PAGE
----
Show Stopping Apple Crisp

Show Stopping Apple Crisp

It’s slowly becoming common knowledge that I make the best apple crisp on earth. Every year I get more and more people on the apple crisp train, and so therefore every year I make more and more apple crisp. Usually I make them at random for functions and whatnot. This year, after a very long month of working I decided I needed to have a fall gathering to remind myself and all the friends I’d been ignoring that I am, in fact, still alive. And what better centerpiece for a fall party than apple crisp?

At first I thought it would be just a small gathering for a few friends…. that quickly turned into 16 people. It’s a wonderful feeling when you invite a bunch of people over and just about all of them show up. I like to think its me and not the apple crisp, but it’s probably 50/50. Sixteen people means two apple crisps. Accompanying the fall show stopped was warm apple cider with a selection of booze, and a new creation of mine: pumpkin pie spice popcorn. All I did was pop a big batch of popcorn on the stovetop in a small stockpot. Just buy any brand of loose popcorn kernels and pop according to the package directions – it is super easy, WAY better than microwave, and WAY cheaper. Once popped I tossed the corn with a stick of melted butter, a few pinches of kosher salt, and mixture of 1/4 cup sugar, 2 tsp cinnamon, and 1/4 tsp each ground nutmeg, allspice, and clove. Add and toss to taste. It is quite the addictive sweet treat and perfect for accompanying our favorite Halloween classic, Hocus Pocus, starring the Divine Miss M and a very young Sarah Jessica Parker. Hilarious.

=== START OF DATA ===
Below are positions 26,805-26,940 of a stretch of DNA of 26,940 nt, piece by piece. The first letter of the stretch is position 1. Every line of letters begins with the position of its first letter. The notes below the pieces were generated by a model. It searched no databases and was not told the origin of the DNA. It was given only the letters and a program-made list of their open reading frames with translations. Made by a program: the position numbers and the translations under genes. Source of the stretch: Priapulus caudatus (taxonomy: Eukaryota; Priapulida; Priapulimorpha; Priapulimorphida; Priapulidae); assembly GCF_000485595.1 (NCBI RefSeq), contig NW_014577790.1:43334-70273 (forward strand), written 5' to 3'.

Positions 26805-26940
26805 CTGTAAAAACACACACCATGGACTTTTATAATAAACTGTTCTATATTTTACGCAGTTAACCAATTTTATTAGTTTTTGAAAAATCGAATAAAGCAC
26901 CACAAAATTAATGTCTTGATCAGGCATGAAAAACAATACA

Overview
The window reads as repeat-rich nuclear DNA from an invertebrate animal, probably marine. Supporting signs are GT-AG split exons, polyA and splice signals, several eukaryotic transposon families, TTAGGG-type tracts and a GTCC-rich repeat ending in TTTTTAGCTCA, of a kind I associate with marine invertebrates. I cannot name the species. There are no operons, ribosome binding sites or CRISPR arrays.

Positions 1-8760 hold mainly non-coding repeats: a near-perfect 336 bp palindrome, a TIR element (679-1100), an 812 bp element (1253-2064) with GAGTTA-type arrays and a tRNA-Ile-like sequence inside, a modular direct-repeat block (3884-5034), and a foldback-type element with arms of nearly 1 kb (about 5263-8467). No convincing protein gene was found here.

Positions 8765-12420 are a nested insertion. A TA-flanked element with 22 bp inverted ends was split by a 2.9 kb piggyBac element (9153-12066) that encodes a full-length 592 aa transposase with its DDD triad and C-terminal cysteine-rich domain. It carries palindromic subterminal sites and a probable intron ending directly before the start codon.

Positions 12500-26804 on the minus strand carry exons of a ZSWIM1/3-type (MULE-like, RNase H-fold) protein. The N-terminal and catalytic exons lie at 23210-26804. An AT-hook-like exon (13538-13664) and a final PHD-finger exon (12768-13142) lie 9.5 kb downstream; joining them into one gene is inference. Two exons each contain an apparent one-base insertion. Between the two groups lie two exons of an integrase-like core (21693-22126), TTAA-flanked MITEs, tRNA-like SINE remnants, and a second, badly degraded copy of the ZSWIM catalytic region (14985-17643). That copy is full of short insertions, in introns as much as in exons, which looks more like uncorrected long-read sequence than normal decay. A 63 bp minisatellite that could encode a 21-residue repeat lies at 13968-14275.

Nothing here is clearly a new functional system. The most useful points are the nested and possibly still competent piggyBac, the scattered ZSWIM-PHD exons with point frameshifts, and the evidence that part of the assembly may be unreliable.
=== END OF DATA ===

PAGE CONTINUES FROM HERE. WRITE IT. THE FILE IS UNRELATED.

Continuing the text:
And what makes my apple crisp so good? It’s all in the topping. Sugar, oatmeal, flour, salt, and my personal touch, lots of diced pecans. I’ve attached the recipe below – you’re welcome.

What’s your fall favorite?

Show Stopping Apple Crisp – Recipe PDF

 

Film on the Stage